|Syrian President Bashar el Assad welcomes Iran's President Mahmoud Ahmadinejad in his recent visit to Syria and Lebanon. Is Assad willingly paving the way for Iran's establishing the 'Shiite Crescent"?to Syria, last month.|
For Syria, Lebanon presents not only a political, but first and foremost, a strategic and economic challenge. For decades, Syria’s economy has depended largely on the annual income from over a million Syrian workers living in its rich Levant neighbor. Hafez Assad, Bashar’s father, carefully nurtured the bi-lateral relations with Beirut, shifting from goodwill to brutal force, as became necessary to maintain his iron reigns.
The Iranian and Syrian relationship with Hezbollah developed from a combination of ideological, domestic, and regional factors. Both Tehran and Damascus found Hezbollah to be a useful proxy to further regional objectives. But ‘Father Hafez’ was a wise statesman. He kept bi-lateral relations between Damascus and Tehran on an even keel-carefully avoiding any official, binding signs of an alliance. He also kept a tight leash on Hezbollah, always preventing its entering into Lebanese politics.
But matters changed dramatically on June 10, 2000, when Hafez al-Assad died and his younger son Bashar took the reigns of power. Though Bashar sought to observe the rules, governing Syria’s relationship with Lebanon and Hezbollah, his political inexperience and lack of strategic foresight, caused Bashar’s irresponsible shift towards the charismatic Shiite leader Hassan Nasrallah, the latter just having ousted the Israeli army from its south Lebanese stronghold, a move, viewed throughout the Muslim world as a magnificent achievement. Also disregarding the dangers to Syrian’s hegemony in Lebanon, Bashar entered into a fully strategic alliance with Shiite Tehran, which President Ahmadinejad shrewdly exploited furthering the Shiite strategic dream. Washington’s geniality in pursuing Obama’s incomprehensible short-sighted pro-Muslim strategy astonishingly bestowed its encouragement to this dangerous move. The US inconceivable blindness to the developing danger in this regional turmoil is unbelievable.
For example, ahead of Ahmadinejad’s visit, the Iranian Revolutionary Guards have actually deployed in force throughout Lebanon. Hezbollah was operating openly under the Revolutionary Guards Command. Such is not the behavior of an indigenous, Lebanese entity. It is the behavior of a wholly owned and operated franchise of Iran, foreboding of dangerous things to follow soon.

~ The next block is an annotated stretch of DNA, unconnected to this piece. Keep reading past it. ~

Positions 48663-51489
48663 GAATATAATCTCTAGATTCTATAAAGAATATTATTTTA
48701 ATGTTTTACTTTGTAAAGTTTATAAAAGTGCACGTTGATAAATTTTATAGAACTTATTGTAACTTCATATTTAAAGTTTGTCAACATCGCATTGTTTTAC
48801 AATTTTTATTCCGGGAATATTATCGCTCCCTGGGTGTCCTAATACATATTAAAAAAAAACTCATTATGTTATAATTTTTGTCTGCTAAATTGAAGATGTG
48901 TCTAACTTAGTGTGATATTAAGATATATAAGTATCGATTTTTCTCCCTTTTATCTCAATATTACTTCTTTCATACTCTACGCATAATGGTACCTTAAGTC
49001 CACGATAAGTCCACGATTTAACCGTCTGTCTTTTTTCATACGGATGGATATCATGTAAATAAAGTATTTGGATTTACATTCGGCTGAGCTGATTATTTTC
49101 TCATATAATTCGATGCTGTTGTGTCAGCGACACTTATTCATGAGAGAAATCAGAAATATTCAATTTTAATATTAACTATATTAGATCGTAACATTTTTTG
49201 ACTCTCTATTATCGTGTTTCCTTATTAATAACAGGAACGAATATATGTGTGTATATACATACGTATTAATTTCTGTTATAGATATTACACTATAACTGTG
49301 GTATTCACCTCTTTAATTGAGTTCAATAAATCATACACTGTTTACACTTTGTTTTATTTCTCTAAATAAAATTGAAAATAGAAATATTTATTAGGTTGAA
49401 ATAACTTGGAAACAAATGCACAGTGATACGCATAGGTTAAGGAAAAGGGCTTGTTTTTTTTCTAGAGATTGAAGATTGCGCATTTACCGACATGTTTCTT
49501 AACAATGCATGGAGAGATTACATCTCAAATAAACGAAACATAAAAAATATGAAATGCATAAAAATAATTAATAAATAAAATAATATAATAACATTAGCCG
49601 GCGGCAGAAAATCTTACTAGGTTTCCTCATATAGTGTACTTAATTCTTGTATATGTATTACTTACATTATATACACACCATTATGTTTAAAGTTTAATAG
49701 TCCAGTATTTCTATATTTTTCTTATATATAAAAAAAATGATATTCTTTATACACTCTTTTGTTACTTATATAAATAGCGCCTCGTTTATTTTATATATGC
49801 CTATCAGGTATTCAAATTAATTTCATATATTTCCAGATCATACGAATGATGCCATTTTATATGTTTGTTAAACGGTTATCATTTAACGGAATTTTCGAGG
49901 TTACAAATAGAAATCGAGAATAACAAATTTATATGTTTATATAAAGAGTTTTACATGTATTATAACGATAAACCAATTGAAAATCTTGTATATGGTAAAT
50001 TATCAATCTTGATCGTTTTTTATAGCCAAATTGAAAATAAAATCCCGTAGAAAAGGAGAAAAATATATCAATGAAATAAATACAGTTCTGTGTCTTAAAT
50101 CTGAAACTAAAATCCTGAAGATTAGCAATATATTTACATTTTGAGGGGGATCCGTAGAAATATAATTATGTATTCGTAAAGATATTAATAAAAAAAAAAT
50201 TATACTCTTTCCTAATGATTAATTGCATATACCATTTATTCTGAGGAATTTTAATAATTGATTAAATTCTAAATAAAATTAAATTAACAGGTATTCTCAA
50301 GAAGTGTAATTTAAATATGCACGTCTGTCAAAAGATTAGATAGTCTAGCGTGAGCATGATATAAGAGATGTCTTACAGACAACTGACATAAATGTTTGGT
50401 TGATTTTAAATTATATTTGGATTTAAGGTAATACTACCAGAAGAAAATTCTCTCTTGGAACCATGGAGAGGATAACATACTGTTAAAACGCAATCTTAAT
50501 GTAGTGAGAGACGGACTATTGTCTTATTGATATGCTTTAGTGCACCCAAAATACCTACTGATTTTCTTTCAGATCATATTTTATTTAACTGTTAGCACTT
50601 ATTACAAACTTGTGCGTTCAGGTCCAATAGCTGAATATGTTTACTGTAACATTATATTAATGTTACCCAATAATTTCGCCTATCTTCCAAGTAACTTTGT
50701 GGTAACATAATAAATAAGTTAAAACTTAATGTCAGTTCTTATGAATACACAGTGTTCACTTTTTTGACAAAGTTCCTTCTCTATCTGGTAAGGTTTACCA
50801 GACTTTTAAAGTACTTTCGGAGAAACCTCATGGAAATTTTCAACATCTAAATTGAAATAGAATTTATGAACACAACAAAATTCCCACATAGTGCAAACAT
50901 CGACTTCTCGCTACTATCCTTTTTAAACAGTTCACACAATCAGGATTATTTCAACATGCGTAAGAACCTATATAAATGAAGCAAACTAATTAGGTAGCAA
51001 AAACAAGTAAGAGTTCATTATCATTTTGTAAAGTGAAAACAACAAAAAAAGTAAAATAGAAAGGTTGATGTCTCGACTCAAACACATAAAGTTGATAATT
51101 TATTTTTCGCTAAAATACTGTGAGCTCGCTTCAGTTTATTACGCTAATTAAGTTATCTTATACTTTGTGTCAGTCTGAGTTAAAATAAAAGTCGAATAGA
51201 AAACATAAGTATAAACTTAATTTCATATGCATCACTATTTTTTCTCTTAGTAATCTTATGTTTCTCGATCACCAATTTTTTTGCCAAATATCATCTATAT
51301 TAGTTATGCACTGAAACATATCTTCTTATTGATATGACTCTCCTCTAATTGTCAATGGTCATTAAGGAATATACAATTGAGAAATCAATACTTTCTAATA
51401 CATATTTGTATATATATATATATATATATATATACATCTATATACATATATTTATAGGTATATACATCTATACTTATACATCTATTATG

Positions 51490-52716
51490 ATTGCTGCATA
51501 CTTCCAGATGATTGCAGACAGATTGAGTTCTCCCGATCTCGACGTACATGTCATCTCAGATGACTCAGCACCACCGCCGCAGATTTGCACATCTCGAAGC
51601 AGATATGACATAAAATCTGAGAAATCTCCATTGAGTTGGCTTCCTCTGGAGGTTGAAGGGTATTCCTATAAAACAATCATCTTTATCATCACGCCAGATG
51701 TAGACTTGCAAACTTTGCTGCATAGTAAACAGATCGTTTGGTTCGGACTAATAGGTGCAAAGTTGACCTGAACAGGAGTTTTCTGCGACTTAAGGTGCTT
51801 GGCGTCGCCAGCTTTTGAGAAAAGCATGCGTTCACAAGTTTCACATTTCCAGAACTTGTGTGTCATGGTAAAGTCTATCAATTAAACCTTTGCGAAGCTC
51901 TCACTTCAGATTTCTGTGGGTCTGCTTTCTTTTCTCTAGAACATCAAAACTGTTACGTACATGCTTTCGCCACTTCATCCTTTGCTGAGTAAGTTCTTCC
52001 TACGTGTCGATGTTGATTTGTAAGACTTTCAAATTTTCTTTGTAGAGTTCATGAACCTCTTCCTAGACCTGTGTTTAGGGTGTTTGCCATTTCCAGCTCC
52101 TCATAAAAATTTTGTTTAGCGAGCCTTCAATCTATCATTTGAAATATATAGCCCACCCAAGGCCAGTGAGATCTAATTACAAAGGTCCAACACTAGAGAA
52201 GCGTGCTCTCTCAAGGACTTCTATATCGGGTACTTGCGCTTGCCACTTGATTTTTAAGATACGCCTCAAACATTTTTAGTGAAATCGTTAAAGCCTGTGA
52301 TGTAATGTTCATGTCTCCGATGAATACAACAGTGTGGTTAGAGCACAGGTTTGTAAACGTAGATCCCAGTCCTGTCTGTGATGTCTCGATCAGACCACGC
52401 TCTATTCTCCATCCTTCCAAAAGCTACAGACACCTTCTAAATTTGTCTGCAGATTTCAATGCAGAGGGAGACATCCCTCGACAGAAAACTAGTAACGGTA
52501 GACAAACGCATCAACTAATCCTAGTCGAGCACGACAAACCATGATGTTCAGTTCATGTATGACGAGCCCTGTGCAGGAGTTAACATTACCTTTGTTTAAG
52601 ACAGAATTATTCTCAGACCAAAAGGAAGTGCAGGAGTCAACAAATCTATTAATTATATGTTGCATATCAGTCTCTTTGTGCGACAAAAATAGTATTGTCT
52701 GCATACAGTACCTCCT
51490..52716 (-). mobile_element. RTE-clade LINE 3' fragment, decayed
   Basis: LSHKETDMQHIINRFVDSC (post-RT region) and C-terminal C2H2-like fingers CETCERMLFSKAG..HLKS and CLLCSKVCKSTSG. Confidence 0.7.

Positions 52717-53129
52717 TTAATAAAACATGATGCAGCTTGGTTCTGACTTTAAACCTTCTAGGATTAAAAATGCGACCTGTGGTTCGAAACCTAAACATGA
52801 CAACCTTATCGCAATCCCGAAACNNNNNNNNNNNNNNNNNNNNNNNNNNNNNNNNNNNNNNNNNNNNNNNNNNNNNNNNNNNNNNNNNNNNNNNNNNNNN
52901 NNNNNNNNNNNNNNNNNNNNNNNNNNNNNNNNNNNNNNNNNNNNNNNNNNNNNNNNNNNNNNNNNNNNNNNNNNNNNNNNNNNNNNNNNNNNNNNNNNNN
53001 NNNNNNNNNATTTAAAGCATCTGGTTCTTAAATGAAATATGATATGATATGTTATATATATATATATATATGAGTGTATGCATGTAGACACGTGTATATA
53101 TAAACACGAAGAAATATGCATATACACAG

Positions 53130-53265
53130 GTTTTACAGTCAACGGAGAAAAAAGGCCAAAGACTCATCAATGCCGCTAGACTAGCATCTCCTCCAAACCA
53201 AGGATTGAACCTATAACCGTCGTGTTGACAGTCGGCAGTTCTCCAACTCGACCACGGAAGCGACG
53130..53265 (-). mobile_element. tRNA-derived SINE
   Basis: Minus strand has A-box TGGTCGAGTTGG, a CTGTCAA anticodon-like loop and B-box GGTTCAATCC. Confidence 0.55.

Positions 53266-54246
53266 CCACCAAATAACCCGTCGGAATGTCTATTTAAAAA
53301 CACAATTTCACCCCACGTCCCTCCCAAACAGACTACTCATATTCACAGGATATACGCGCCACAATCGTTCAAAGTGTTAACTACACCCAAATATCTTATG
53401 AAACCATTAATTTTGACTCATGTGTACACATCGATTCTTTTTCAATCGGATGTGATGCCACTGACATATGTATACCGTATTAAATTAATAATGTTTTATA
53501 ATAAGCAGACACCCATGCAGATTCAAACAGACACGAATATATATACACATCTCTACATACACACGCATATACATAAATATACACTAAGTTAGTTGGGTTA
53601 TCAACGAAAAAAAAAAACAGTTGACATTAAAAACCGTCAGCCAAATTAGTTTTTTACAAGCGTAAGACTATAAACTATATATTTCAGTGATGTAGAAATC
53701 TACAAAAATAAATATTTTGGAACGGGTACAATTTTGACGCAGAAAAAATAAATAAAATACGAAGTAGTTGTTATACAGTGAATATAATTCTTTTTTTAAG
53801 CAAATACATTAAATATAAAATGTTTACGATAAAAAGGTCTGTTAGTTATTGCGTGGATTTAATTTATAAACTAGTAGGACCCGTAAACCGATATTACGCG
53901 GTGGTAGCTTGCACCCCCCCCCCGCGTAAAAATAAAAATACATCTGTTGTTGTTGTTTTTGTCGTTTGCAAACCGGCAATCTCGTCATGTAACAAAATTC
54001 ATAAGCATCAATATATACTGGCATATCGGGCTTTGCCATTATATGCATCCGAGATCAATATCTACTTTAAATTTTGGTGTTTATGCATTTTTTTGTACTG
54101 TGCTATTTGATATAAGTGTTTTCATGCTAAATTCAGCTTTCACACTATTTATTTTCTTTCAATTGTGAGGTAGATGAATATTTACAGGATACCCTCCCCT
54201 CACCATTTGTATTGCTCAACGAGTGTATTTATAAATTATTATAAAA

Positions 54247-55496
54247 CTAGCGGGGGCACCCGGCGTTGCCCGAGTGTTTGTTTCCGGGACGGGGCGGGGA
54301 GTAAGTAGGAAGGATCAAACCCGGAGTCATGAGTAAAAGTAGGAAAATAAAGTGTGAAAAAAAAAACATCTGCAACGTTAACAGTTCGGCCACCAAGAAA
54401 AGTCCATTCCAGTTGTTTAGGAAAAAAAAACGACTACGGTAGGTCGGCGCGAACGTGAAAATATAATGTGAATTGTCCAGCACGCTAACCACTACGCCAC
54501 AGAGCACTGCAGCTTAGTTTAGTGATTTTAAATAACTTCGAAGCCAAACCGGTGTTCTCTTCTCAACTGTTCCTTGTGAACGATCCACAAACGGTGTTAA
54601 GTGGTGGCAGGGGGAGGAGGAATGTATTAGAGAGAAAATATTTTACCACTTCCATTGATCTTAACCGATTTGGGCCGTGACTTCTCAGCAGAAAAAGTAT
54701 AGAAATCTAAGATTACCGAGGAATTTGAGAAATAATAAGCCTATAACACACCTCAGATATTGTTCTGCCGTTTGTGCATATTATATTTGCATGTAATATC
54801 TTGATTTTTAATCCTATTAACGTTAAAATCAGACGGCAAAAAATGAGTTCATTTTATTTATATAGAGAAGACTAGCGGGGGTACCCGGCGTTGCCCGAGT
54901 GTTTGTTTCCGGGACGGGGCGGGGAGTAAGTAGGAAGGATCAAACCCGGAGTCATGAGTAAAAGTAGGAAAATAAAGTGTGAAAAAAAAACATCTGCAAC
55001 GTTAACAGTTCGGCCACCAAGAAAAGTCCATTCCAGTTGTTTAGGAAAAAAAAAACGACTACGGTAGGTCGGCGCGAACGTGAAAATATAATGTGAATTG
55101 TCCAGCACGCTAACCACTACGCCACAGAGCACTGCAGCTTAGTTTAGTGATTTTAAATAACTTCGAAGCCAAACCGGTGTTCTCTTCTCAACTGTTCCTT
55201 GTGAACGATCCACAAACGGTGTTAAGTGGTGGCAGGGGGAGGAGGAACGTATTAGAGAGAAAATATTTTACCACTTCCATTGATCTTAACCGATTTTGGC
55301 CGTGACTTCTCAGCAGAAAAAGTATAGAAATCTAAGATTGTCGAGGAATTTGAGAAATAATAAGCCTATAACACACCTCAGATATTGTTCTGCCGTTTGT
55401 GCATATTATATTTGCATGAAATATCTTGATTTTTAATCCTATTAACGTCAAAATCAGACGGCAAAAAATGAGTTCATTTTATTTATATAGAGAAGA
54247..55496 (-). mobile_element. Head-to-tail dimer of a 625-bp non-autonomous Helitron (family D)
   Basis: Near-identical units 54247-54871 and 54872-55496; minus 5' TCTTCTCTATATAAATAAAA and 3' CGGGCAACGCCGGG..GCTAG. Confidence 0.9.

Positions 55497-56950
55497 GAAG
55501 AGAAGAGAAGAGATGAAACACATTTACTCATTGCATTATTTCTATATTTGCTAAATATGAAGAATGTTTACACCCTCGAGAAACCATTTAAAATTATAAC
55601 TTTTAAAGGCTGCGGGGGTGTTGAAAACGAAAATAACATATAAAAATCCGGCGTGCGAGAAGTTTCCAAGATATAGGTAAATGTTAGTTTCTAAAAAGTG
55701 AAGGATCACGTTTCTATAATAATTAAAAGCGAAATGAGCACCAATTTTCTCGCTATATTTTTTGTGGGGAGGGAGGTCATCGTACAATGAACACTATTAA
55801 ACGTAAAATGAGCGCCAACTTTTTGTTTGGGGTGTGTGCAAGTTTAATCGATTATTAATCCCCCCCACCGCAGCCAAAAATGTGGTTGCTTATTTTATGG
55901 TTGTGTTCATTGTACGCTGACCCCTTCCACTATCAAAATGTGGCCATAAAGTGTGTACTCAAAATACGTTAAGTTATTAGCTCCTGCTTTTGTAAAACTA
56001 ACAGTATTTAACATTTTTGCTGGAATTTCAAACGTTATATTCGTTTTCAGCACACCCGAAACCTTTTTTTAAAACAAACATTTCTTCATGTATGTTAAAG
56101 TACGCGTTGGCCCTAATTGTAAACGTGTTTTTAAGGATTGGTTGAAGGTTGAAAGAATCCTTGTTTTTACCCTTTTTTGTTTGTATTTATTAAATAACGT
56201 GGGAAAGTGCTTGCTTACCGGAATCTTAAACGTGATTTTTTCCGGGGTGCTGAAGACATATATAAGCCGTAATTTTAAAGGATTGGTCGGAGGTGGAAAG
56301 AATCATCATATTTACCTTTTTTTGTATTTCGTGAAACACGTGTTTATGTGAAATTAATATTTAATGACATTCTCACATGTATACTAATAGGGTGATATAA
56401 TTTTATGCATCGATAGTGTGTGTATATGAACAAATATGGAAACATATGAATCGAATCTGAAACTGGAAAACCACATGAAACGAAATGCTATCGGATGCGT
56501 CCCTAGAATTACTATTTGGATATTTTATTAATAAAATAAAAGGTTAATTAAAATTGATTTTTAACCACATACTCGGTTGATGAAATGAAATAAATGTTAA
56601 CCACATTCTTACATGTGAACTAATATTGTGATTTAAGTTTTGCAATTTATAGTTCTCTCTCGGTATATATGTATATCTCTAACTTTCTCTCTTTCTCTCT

Tehran’s regional ambitions culminated with the recent visit to Beirut by Mahmoud Ahmadinejad, but were viewed with growing concern, not only by the Sunni Arab world, led by Saudi Arabia, but also, alas silently, by the Sunni majority in Syria, who is watching in awe, the demise of Damascus’s traditional protectorate on Lebanese politics, shrewdly being taken over by Shiites, as result of the Alawite Bashar Assad’s shortsighted and, for Syrian interest, disastrous misconduct since 2005.
There are already first indications of growing discontent among senior Syrian officials, mainly belonging to Sunni sects. Feelings of suspicion and discomfort are apparently developing among the Syrian military and intelligence officers, watching with concern as Lebanon, once their exclusive playing ground is being dominated ostentatiously by Tehran’s brutal ‘Al Quds’ Revolutionary Guards (IRGC).
The Bashar Assad Alawite-Ba’ath minority regime is strong and bolstered by Iran. But it remains a minority, ruled by force on a growing dissatisfaction within the Sunni majority and especially the Syrian Moslem Brotherhood, opposing the Ba’ath domination. Two issues, one religious and the other, national economic, could impose a change, if the Bashar regime continues its present trend: Tightening the Iranian sponsored Shi’ite alliance and its domination in Lebanese politics, denying Syria its traditional influence there and even the threat of Syria becoming a Shi’ite vassal of Tehran within the Sh’ite crescent spanning from Iran, via Iraq to Lebanon, with Syria being the key to the whole.
This move, if implemented could raise considerable disconcert among the Sunni community, not only in Syria, but in Jordan, Saudi Arabia and Egypt, and challenge the ongoing alliance between Islamic, but mainly Sunni Turkey with Tehran. Could such a trend eventually force a Sunni-backed regime change in Syria? Much will depend on Tehran’s ambitions in Lebanon and the Sunni Gulf states, but first and foremost on US Mid Eastern strategy – If America will continue to act indecisively and appear weak, the Shi’ite domination trend will continue, gain more power and weaken the traditional Sunni hegemony, a dangerous trend which can have serious consequences for the West and foremost Europe, in which the Muslim population is constantly growing, soon becoming a challenging political and dangerous security factor.